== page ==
“After assuring the young woman that her husband was much better than she deserved, and after indicting her as being a much worse wife to her husband than she ought to be, the pastor drove away without offering further assistance. After all, it would have been unseemly for a pastor to transport a woman clothed in only a blanket, and the civil authorities are never to be involved in internal church matters – or so the pastor thought. Also, the pastor felt that it was most urgent that he catch up with the husband to offer the support and comfort he must so urgently need after having been so intolerably provoked by his wife.
“But a radical secular feminist, a woman who was a director of a government funded women’s shelter, came along some time later, and when she saw the beaten, raped and robbed young wife, she had compassion. She went to her and held her in her arms, and called an ambulance and the police. The feminist accompanied the woman to the emergency room where she continued to administer comfort, supported her through the trauma of filing a police report, and paid the hospital’s charges. Afterwards the radical feminist arranged for the woman to stay at the women’s shelter, where there was food and clothing; and she also arranged and paid for ongoing, compassionate, healing counseling.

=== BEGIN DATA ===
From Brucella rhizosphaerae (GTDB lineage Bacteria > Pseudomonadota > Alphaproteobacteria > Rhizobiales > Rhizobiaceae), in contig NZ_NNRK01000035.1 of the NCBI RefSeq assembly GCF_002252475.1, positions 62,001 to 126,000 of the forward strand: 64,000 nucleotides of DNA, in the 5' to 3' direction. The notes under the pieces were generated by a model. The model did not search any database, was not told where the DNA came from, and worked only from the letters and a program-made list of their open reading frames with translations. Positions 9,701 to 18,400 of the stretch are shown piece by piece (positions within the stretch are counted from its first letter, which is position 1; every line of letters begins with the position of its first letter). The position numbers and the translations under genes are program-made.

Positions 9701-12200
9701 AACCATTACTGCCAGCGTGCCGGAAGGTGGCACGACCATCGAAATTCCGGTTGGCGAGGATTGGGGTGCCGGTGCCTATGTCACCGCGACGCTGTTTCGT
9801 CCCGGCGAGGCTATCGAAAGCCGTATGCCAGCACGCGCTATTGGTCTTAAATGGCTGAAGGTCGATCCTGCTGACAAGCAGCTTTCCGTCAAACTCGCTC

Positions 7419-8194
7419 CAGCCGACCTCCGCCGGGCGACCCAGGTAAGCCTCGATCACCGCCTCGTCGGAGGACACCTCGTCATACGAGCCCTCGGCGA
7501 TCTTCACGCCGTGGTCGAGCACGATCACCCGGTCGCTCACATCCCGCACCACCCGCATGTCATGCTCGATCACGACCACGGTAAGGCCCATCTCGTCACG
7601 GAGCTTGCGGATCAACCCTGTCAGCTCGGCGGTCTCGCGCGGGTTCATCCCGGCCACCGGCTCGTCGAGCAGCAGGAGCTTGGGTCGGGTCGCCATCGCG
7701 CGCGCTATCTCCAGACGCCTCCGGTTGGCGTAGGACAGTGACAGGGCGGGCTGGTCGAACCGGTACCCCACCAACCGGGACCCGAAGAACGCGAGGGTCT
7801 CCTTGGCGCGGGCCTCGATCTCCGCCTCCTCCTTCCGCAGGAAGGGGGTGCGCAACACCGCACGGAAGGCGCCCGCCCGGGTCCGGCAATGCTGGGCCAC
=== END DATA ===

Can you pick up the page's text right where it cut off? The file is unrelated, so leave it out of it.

“Which of these three, do you think, proved to be a neighbor to the young wife?” the old professor finally asked.
The theology student said, “The one who showed her mercy.” And the professor said to him, “you go, and do likewise.” C.f. Luke 10:29-37.
Fictional but Representative Post Script
The husband, though prosecuted, was found not guilty by the jury following glowing testimony in his support by, not just the pastor, but by the woman’s father, mother and erstwhile friends. The husband was shortly thereafter elevated to the position of Assistant Pastor for married couples. The woman, having filed a police report, having refused to recant her statement, having consented to willingly and truthfully testify to the assault, and having refused to agree to a withdrawal of the divorce proceedings filed by her husband, was put out of her church, disowned by her family, deprived of custody of her young child and shunned by nearly all her acquaintance. But for the compassion of the radical secular feminist, the young woman likely would not have retained sufficient sanity to relate her story. Perhaps she would have taken her own life. She prefers not to say whether she has renounced her faith.
*Here begins a parody of actual mandates contained in A Christian Wife’s Marriage Catechism published by D. Scott Meadows, Pastor of Calvary Baptist Church (Reformed), Exeter, New Hampshire USA.
Editor’s note: The above footnote was added to this post at the request of the author, Gary W, on August 7, 2014.